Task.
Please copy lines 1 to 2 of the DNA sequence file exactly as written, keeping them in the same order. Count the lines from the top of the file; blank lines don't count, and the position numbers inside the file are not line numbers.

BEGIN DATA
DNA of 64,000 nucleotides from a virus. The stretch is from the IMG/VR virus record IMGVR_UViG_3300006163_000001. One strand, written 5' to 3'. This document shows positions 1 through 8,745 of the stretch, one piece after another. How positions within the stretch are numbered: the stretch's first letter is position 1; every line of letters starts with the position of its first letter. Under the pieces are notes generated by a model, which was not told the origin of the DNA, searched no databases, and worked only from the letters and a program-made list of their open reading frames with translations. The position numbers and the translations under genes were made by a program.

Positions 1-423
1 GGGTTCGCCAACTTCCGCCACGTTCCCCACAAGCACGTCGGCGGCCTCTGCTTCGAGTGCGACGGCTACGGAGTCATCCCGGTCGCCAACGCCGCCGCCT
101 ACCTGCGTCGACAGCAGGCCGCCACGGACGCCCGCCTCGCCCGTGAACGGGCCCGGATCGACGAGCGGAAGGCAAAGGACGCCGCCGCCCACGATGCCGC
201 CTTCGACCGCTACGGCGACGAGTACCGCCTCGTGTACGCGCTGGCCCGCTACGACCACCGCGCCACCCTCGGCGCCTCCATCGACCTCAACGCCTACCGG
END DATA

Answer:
DNA of 64,000 nucleotides from a virus. The stretch is from the IMG/VR virus record IMGVR_UViG_3300006163_000001. One strand, written 5' to 3'. This document shows positions 1 through 8,745 of the stretch, one piece after another. How positions within the stretch are numbered: the stretch's first letter is position 1; every line of letters starts with the position of its first letter. Under the pieces are notes generated by a model, which was not told the origin of the DNA, searched no databases, and worked only from the letters and a program-made list of their open reading frames with translations. The position numbers and the translations under genes were made by a program.

Positions 1-423